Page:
Inattention, impulsiveness and inner restlessness are still significant problems in adolescents with ADHD. Adolescents with ADHD have reported a distorted self-perception and disruption in the normal development.25 In addition, they may display excessively aggressive or antisocial behaviors, which can cause further problems. 3|). Edwards and colleagues conducted a study. The study examined 27 teenagers who had ADHD and oppositional-defiant disorder, which is characterized by defiant and provocative behavior, but not by more serious disobedient or aggressive actions that violate laws or rights of others. The teenagers who rated their own conflict with parents higher than the controls in the community. Parents of teens with ADHD also reported increased parent-teen conflicts when they rated their teenagers. A survey of 11-15 year-olds revealed that hyperkinesis was twice as common in those with the condition as it is among the general population.30 The risk of such events was increased further by the presence of concomitant ODD.29 However, it has been suggested that treatment may have a positive effect on driving skills.31 Data from Barkley RA;26 (A) Impact at school; (B) impact on health,social and psychiatric wellbeing. Data from Barkley, RA.26 (A) Impact on school; (B), impact on health, mental, and social wellbeing.Driving-related offenses in young adults with ADHD compared to controls. NS was not statistically significant.


Many adults with ADHD have difficulty in the workplace. They have to select specific jobs and they are often self-employed. Adults with ADHD have more difficulties relating to their employers and co-workers. Other problems include tardiness, absenteeism and excessive errors. Relationship problems and breakups at home are more frequent. Adults with persistent ADHD symptoms, who are not taking medication, have a higher risk of substance abuse.34 Due to the genetics of ADHD adults with ADHD have a greater chance of having children with ADHD. This can cause further difficulties, as the success or failure of parenting programs designed for parents of children who have ADHD is heavily influenced by parental ADHD.


Comorbid disorders can affect individuals with ADHD for the rest of their lives.  With neurodevelopmental problems, such as dyslexia and developmental coordination disorder, being particularly common. Children with ADHD are often also affected by tic disorders, which are not related to stimulant medications. Around 60% of children with Tourette Syndrome also meet the criteria for ADHD. In at least 30% of cases, and some reports even up to 90% of them, conduct disorder and ODD are co-occurring with ADHD.36ADHD and comorbidity among Swedish school-age kids.37 RWD, Reading/Writing Disorder; DC, Developmental Coordination; ODD is oppositional defiant disorders.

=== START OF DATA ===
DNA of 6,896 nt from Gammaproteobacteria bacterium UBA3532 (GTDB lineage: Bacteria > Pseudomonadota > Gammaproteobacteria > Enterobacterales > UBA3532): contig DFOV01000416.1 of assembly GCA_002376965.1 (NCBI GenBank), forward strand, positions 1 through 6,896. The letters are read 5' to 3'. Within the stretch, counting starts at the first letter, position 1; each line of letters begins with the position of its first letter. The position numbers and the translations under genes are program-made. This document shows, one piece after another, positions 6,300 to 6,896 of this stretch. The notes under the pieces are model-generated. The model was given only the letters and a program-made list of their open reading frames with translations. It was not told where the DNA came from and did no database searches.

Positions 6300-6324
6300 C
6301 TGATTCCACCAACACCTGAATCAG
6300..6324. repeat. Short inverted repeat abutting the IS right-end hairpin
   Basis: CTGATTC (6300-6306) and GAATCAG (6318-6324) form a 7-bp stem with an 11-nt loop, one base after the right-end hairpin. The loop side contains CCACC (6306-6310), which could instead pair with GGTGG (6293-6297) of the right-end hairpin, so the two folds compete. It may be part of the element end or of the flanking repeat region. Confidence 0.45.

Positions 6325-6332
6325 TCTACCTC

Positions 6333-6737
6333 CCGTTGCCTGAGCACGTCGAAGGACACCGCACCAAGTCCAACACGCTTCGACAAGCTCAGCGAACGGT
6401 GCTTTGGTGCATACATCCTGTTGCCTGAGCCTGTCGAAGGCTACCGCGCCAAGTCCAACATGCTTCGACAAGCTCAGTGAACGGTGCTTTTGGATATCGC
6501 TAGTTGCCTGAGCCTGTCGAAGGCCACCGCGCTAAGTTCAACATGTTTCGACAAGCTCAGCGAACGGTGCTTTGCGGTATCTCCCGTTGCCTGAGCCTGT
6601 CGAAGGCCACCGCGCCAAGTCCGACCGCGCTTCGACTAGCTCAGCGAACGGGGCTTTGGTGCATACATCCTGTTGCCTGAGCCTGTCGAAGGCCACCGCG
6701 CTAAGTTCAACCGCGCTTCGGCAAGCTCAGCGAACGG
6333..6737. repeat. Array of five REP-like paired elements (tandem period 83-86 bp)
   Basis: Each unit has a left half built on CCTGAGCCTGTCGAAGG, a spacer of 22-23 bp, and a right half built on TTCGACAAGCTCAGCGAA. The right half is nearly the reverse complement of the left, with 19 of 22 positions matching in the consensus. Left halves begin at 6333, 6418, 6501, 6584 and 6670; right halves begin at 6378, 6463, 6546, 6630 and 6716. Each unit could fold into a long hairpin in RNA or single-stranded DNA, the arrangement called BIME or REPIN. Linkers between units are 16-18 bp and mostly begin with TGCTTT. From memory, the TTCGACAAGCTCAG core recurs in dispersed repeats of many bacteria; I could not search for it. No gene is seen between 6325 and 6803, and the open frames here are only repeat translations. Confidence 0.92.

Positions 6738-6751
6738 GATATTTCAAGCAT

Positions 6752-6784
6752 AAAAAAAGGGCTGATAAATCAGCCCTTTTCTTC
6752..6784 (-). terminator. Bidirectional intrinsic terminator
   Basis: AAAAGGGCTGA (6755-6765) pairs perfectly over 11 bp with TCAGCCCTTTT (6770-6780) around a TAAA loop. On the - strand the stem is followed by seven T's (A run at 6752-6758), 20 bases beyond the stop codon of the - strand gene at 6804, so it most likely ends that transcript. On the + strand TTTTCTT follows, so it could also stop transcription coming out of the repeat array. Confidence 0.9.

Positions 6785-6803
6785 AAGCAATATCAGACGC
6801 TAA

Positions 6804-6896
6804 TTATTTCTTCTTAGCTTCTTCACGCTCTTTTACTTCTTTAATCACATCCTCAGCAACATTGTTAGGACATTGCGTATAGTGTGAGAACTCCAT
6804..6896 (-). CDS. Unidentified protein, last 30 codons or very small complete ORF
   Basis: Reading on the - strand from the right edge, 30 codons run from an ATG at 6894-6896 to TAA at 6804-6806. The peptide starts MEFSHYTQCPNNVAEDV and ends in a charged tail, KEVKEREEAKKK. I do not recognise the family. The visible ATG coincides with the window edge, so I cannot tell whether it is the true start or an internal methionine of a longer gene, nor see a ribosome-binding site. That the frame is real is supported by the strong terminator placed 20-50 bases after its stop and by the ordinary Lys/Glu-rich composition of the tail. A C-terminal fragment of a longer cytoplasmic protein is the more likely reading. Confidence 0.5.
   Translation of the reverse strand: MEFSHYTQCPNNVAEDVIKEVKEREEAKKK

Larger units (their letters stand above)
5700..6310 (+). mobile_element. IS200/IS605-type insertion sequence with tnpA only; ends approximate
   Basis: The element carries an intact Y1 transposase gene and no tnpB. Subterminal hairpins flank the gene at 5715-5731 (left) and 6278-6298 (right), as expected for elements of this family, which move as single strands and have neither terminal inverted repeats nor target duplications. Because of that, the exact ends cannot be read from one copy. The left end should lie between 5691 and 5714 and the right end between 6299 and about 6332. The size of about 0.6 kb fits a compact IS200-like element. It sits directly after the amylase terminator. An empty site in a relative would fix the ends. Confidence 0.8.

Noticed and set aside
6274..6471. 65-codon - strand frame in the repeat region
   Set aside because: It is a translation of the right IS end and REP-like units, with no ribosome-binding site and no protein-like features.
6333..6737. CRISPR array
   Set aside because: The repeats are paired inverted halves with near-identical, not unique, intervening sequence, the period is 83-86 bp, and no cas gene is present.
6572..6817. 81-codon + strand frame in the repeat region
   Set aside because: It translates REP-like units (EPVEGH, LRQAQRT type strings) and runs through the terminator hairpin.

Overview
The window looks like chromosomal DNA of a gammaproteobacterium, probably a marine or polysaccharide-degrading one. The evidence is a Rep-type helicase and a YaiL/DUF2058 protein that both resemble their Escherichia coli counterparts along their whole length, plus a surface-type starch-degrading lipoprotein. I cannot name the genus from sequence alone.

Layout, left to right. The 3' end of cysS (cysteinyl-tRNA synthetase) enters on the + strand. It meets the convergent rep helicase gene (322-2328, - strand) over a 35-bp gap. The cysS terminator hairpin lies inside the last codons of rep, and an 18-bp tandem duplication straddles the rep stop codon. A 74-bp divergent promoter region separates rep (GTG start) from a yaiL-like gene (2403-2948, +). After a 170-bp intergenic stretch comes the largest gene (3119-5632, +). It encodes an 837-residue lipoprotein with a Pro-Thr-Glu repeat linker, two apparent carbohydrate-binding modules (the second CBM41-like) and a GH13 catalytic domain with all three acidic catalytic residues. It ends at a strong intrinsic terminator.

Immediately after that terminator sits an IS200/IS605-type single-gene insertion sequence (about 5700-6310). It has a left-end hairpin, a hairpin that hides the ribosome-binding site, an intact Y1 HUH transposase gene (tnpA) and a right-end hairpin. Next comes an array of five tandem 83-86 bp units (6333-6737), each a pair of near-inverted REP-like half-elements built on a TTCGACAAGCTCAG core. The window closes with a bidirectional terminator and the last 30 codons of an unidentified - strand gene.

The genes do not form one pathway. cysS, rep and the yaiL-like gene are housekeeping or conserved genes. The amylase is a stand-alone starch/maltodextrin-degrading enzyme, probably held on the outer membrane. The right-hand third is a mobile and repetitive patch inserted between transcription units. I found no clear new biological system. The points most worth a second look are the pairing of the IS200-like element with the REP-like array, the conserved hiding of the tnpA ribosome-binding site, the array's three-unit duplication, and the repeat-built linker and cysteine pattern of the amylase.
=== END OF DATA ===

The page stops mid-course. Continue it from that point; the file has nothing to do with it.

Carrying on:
Scientific debate has long centered on the issue of growth deficits among children who receive stimulant treatment to treat ADHD. Some authors have reported conflicting results. They claim that stimulants can affect children’s growth, but only during active treatment. This does not impact final height.A common concern expressed about the use of stimulant medication to treat ADHD is that it may lead to addiction. By nature, young people with ADHD take impulsive risks. Untreated ADHD, especially when combined with conduct disorder, is associated with a 3- to 4-fold increased risk of substance abuse.


A population-based, historical cohort study followed 4880 individuals from 1987 to 1995 and compared the nine-year median medical cost per person: ADHD medical costs were US$4306, whereas non-ADHD medical costs were US$1944 (p0.01).50 These findings are likely to reflect increased injury following accidents and a rise in use of substance abuse services and other outpatient facilities. However, evidence from the USA indicates that they are higher compared with controls who have the same age. The study compared the median nine-year medical costs per person for ADHD and non-ADHD. Children with ADHD are more likely than other children to suffer injuries as pedestrians and bicyclists. A study of ADHD in substance abusers found that ADHD is significantly more prevalent among those with psychoactive substance use disorders.53 The relatives of ADHD patients also use health services at a higher rate. Direct and indirect medical costs for family members with ADHD were found to be twice as high compared to those of the control group. ADHD-related stress in the family has been associated with an increased risk for parental depression and alcohol-related disorders.55 – 57The role of ADHD treatment in reducing the risk of adverse outcomes is crucial. Many studies have shown that treatment for ADHD reduces the risk of substance use.


ADHD can affect all areas of a child’s life. If the assessment reveals significant impairment caused by ADHD, then treatment should be initiated.62,63 The current treatment is primarily focused on short-term relief for core symptoms during school hours. Current treatment regimens often do not affect important times in the day such as the early mornings, before school, and the evenings, up until bedtime. This can have a negative impact on child and family functioning, and fails to maximize self-esteem and mental health long-term development